It will also be appreciated that one or more of the elements depicted in the drawings/figures can also be implemented in a more separated or integrated manner, or even removed or rendered as inoperable in certain cases, as is useful in accordance with a particular application. It is also within the spirit and scope of the present invention to implement a program or code that can be stored in a machine-readable medium to permit a computer to perform any of the methods described above.

Additionally, any signal arrows in the drawings/figures should be considered only as exemplary, and not limiting, unless otherwise specifically noted. Furthermore, the term “or” as used herein is generally intended to mean “and/or” unless otherwise indicated. Combinations of components or steps will also be considered as being noted, where terminology is foreseen as rendering the ability to separate or combine is unclear.

As used in the description herein and throughout the claims that follow “a”, an and “the” include plural references unless the context clearly dictates otherwise. Furthermore, as used in the description herein and throughout the claims that follow, the meaning of “in” includes “in” and “on” unless the context clearly dictates otherwise.

The foregoing description of illustrated embodiments of the present invention, including what is described in the Abstract, Title, Background, or Field of the Invention, is not intended to be exhaustive or to limit the invention to the precise forms disclosed herein. While specific embodiments of, and examples for, the invention are described herein for illustrative purposes only, various equivalent modifications are possible within the spirit and scope of the present invention, as those skilled in the relevant art will recognize and appreciate. As indicated, these modifications may be made to the present invention in light of the foregoing description of illustrated embodiments of the present invention and are to be included within the spirit and scope of the present invention.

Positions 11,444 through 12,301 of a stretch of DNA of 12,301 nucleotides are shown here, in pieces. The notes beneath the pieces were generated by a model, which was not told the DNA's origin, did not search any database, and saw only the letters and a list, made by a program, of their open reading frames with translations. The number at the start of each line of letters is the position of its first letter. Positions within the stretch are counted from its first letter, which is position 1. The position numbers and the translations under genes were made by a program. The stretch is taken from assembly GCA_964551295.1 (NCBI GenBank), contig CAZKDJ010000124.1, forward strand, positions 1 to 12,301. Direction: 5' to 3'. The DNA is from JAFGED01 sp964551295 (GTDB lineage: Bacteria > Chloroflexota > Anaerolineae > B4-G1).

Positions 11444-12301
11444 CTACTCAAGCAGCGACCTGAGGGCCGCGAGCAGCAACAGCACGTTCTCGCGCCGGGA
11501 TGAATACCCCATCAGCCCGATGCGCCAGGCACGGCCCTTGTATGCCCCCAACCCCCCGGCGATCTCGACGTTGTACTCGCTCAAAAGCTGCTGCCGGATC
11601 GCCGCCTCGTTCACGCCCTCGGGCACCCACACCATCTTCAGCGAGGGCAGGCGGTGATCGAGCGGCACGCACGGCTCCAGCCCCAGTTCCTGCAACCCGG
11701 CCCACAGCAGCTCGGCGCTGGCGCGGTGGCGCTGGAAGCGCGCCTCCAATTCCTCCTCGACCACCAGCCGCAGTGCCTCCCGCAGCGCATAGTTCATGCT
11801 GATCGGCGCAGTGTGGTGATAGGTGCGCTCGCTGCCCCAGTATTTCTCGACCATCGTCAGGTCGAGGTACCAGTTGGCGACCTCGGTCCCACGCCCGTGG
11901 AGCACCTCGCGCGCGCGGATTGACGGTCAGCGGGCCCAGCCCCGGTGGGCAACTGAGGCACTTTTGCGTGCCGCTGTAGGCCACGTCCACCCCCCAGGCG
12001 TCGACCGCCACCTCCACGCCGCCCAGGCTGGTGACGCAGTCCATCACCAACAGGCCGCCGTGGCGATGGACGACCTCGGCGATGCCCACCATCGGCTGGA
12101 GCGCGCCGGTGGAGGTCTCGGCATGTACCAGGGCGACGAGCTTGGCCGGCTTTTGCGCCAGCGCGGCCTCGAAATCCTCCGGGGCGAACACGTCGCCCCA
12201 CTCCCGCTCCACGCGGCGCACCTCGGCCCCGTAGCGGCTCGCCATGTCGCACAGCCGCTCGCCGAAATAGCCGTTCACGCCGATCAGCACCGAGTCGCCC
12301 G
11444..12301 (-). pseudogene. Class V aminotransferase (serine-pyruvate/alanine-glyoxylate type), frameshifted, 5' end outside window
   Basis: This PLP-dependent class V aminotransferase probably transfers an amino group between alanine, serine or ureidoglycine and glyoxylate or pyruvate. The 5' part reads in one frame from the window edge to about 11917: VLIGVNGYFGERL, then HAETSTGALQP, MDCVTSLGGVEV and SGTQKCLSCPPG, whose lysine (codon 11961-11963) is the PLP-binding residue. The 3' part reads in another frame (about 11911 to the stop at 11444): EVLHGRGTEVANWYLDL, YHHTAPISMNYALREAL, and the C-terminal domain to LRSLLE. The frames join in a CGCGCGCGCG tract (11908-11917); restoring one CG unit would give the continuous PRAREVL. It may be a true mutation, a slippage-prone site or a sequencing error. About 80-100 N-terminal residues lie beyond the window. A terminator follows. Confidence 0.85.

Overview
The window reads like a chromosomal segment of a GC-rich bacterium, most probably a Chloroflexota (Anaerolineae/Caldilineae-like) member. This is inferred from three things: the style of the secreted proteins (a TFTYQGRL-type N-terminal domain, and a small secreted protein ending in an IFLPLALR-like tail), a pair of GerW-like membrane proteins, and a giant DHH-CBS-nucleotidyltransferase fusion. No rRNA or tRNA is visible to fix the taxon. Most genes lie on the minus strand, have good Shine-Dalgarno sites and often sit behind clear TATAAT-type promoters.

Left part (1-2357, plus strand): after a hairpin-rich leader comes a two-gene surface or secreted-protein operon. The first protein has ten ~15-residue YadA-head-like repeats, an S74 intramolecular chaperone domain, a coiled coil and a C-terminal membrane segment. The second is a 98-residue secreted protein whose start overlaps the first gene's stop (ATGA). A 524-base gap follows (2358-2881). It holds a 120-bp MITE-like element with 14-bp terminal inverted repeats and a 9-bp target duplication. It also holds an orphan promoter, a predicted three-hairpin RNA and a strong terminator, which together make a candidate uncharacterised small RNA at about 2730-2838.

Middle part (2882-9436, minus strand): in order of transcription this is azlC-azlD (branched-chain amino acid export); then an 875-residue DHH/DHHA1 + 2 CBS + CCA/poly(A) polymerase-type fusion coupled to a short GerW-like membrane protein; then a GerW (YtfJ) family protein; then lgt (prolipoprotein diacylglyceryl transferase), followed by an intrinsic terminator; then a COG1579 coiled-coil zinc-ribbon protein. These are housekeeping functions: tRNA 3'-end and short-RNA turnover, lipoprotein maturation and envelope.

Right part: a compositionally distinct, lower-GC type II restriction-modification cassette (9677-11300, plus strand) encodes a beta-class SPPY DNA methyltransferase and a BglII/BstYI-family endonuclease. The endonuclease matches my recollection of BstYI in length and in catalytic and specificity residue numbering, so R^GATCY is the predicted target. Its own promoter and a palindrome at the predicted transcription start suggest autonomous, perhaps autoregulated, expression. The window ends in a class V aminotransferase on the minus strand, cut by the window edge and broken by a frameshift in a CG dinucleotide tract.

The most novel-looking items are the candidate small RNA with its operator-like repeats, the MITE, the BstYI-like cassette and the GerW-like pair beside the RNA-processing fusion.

Thus, while the present invention has been described herein with reference to particular embodiments thereof, a latitude of modification, various changes and substitutions are intended in the foregoing disclosures, and it will be appreciated that in some instances some features of embodiments of the invention will be employed without a corresponding use of other features without departing from the scope and spirit of the invention as set forth. Therefore, many modifications may be made to adapt a particular situation or material to the essential scope and spirit of the present invention. It is intended that the invention not be limited to the particular terms used in following claims and/or to the particular embodiment disclosed as the best mode contemplated for carrying out this invention, but that the invention will include any and all embodiments and equivalents falling within the scope of the appended claims.